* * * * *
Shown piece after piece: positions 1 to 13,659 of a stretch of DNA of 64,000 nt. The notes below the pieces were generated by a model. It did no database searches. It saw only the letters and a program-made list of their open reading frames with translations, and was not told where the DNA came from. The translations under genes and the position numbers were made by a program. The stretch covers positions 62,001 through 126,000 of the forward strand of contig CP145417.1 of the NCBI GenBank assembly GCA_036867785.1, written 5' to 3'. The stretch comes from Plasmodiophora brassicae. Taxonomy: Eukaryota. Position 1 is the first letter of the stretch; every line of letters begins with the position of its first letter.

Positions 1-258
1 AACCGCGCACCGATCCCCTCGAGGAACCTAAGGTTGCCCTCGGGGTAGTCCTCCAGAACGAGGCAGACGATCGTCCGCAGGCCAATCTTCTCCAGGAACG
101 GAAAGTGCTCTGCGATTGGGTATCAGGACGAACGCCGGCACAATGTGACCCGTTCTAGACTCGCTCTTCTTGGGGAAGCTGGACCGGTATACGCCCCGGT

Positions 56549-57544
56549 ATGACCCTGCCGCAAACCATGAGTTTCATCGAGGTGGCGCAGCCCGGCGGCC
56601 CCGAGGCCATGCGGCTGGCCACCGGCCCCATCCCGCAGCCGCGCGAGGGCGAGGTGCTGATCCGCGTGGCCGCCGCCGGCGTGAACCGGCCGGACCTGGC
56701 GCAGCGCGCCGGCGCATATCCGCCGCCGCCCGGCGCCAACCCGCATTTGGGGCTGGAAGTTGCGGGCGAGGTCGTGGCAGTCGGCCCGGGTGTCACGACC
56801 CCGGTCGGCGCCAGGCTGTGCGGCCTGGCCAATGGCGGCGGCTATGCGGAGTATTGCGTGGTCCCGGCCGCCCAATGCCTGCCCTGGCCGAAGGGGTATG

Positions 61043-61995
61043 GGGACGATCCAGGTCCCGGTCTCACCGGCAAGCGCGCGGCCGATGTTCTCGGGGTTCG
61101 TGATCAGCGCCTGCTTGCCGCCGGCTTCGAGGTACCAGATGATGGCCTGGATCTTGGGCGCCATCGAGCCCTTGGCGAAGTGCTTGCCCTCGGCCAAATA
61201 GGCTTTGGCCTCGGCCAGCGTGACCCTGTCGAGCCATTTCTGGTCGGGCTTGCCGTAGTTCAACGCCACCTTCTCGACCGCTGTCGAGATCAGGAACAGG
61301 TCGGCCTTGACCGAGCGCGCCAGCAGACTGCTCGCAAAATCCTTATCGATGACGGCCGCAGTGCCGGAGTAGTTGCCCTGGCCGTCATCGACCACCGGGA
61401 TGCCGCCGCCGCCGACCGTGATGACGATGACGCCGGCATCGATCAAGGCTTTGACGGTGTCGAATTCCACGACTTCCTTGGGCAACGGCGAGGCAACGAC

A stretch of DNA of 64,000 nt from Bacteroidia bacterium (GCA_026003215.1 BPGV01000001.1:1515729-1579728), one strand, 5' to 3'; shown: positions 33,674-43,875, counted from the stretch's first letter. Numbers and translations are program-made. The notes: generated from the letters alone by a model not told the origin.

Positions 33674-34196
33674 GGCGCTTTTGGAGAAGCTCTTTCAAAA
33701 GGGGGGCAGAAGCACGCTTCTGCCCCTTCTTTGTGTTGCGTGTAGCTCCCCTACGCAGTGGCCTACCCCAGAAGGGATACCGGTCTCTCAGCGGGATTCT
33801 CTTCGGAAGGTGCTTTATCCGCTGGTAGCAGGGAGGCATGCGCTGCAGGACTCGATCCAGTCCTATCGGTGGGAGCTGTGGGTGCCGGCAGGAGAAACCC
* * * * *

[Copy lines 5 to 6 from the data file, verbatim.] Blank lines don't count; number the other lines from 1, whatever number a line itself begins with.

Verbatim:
Positions 56549-57544
56549 ATGACCCTGCCGCAAACCATGAGTTTCATCGAGGTGGCGCAGCCCGGCGGCC